Signed and Stamped Pair of French Sevres Porcelain Urns dating to the 1850s-1890s

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French Sevres 5_clipped_rev_1.jpeg
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Signed and Stamped Pair of French Sevres Porcelain Urns dating to the 1850s-1890s

4,000.00

Sèvres porcelain began in 1738 when the brother of France's Ministry of Finance acquired a porcelain manufacturing license from King Louis XV. They produced ornate and hand-painted decorative art pieces for the most privileged families of France. In 1759, Louis XV took over Sèvres' operations, resulting in wider international recognition.

Sèvres' porcelain was known for its rich palette of colors, which was made possible by the low firing temperatures used during production. This type of low-firing porcelain was known as frit porcelain. In 1772, the company began to produce hard-paste porcelain and soon after, the company ceased production of frit porcelain.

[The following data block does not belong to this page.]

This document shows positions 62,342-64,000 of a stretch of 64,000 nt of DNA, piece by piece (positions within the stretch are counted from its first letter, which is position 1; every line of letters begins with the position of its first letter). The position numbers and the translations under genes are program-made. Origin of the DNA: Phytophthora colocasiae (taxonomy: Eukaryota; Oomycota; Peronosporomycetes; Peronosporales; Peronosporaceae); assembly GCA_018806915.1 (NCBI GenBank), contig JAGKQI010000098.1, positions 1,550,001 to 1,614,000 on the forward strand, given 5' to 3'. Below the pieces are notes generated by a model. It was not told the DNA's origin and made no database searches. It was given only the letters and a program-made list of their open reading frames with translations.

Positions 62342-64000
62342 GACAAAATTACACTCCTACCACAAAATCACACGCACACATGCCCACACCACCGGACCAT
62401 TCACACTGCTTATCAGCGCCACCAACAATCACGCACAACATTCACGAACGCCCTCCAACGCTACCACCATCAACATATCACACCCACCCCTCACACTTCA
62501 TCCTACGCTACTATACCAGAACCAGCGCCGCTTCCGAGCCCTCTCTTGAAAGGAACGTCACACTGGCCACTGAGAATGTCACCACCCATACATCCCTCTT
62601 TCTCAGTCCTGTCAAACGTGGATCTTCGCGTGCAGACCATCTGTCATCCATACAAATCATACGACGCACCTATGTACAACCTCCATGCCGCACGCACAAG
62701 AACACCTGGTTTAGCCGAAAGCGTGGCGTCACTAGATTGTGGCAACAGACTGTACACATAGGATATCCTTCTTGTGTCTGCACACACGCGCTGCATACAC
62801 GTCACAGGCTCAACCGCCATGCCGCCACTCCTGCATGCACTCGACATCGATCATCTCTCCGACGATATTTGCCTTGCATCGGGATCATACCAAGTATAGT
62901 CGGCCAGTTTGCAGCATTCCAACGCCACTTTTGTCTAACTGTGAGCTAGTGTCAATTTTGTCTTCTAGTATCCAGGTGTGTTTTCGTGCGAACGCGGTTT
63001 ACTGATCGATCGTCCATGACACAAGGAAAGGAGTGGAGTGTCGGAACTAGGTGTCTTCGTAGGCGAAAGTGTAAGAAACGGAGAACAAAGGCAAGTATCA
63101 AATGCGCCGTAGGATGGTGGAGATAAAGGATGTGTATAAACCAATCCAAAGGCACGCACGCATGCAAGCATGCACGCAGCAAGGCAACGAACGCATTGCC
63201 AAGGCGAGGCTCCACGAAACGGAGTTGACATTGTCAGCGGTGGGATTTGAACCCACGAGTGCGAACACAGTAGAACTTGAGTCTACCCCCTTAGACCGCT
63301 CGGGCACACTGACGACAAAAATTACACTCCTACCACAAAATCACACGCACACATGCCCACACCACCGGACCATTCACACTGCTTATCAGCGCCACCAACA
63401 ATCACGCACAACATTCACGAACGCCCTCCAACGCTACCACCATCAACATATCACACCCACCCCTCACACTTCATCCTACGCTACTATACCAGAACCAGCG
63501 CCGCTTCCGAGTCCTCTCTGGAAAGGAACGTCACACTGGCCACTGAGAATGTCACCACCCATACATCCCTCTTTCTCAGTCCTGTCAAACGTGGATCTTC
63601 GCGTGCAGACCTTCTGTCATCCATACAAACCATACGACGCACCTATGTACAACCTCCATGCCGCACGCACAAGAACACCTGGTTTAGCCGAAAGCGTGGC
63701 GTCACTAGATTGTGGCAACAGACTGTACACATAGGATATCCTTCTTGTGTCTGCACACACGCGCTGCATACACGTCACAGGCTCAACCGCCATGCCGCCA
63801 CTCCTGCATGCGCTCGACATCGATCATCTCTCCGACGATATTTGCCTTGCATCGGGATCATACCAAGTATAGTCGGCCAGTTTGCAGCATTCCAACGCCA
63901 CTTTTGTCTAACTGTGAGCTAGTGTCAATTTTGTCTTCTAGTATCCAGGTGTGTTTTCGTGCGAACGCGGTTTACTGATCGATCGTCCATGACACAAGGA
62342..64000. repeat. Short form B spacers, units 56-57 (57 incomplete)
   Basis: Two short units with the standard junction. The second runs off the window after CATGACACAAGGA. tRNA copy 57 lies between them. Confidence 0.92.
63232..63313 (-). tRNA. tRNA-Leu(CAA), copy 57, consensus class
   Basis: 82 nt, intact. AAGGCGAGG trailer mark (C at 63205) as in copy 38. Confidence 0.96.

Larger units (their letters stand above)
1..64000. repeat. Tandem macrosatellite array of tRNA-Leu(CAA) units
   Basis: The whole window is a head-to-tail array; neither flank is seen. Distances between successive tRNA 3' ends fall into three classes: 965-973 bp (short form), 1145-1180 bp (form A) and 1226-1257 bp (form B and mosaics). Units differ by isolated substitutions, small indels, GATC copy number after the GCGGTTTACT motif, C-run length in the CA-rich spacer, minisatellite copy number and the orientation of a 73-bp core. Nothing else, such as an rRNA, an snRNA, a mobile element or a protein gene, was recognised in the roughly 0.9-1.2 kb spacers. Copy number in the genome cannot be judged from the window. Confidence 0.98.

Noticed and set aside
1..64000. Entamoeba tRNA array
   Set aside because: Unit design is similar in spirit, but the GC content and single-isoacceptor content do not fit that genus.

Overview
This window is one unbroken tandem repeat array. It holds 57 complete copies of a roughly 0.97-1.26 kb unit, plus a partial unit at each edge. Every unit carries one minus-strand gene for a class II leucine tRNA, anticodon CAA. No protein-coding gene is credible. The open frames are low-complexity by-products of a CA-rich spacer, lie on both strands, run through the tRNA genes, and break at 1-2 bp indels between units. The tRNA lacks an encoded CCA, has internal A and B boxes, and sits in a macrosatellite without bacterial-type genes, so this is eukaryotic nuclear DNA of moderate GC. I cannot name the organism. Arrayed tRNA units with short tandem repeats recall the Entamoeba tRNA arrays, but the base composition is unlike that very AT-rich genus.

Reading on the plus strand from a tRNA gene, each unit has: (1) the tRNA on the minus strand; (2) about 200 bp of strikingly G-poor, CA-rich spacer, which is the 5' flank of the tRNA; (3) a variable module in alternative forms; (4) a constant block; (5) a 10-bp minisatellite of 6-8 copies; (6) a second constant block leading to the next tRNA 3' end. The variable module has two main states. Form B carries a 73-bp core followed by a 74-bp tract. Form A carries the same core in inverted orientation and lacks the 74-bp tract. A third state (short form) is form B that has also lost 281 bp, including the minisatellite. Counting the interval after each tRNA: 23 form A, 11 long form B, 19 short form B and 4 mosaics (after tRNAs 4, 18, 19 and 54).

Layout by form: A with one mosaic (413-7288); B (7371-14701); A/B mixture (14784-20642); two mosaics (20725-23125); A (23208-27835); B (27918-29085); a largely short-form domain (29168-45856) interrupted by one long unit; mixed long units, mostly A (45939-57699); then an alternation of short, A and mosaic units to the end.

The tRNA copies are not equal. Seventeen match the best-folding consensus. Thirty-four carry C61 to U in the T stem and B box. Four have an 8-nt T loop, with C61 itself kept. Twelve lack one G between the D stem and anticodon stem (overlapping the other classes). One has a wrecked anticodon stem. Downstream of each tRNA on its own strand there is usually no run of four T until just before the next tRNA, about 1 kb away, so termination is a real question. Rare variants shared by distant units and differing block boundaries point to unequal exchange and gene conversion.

After Sèvres was declared the property of the French government in 1798, their workforce was greatly reduced and suffered from shortages of materials. They slowly began to recover when Alexander Brongniart, a scientist skilled in chemistry, was appointed the new administrator, giving way to production efficiencies. Today, Sèvres is regarded as a company that helped advance France's reputation for porcelain making at a time when England and China were more revered in this area.

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